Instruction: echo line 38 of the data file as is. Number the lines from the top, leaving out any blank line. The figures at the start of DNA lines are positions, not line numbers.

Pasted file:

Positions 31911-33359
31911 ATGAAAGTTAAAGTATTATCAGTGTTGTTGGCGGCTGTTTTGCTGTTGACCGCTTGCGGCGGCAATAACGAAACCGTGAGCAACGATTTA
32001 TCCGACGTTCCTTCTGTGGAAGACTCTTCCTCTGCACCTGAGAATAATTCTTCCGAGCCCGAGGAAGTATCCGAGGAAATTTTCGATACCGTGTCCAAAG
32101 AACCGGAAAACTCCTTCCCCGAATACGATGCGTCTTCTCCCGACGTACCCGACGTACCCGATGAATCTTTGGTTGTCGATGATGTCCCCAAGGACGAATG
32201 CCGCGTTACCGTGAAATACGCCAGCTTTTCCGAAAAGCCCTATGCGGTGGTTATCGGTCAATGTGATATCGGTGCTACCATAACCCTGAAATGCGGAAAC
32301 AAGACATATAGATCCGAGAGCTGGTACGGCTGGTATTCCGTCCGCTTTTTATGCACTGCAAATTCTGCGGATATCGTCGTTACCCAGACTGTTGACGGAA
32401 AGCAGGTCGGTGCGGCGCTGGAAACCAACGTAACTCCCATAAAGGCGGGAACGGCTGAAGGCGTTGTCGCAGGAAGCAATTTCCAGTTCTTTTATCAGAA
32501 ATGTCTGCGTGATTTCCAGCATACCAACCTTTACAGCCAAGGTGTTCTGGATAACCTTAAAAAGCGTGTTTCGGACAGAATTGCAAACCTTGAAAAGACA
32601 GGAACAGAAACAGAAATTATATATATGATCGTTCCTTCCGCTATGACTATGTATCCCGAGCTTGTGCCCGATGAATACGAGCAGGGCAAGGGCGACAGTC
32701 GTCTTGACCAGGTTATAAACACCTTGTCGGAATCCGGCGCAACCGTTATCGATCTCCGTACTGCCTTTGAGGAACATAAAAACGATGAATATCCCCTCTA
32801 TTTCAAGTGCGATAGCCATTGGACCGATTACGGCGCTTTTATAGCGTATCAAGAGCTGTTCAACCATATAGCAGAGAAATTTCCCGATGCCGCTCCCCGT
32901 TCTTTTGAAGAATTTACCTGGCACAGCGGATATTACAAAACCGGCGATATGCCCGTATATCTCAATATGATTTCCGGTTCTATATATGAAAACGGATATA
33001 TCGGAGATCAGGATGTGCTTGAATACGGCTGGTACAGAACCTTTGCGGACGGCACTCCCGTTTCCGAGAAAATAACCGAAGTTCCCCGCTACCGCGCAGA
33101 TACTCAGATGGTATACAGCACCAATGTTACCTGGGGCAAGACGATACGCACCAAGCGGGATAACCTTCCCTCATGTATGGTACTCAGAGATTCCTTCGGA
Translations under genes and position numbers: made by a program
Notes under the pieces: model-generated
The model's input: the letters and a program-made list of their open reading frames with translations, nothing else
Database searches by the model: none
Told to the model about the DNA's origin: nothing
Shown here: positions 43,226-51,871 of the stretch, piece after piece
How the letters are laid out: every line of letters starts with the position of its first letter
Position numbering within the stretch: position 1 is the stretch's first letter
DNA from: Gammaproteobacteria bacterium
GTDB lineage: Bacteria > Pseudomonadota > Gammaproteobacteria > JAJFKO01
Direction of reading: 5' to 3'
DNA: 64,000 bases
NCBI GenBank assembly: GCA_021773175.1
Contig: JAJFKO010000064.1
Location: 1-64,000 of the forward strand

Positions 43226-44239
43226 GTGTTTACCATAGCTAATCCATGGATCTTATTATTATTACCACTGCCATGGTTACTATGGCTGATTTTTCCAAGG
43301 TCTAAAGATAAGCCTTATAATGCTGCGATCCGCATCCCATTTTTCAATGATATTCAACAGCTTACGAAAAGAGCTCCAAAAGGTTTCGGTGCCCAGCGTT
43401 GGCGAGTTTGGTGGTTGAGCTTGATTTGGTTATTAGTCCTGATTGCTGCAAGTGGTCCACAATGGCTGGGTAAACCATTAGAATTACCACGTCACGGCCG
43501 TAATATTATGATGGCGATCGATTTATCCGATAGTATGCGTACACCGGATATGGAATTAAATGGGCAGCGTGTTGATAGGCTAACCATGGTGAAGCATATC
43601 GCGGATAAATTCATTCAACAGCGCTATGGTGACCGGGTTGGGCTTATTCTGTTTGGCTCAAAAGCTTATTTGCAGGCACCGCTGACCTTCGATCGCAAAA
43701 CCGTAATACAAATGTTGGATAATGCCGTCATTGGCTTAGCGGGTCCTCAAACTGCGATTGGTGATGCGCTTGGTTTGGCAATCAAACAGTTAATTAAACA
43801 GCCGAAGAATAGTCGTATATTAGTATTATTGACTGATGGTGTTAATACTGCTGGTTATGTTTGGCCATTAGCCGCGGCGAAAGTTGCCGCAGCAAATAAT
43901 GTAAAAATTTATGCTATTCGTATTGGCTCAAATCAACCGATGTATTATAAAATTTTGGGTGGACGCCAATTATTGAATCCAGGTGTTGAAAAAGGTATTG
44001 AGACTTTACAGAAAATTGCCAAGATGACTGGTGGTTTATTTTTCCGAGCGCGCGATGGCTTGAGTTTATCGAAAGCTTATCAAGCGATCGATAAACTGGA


43901 GTAAAAATTTATGCTATTCGTATTGGCTCAAATCAACCGATGTATTATAAAATTTTGGGTGGACGCCAATTATTGAATCCAGGTGTTGAAAAAGGTATTG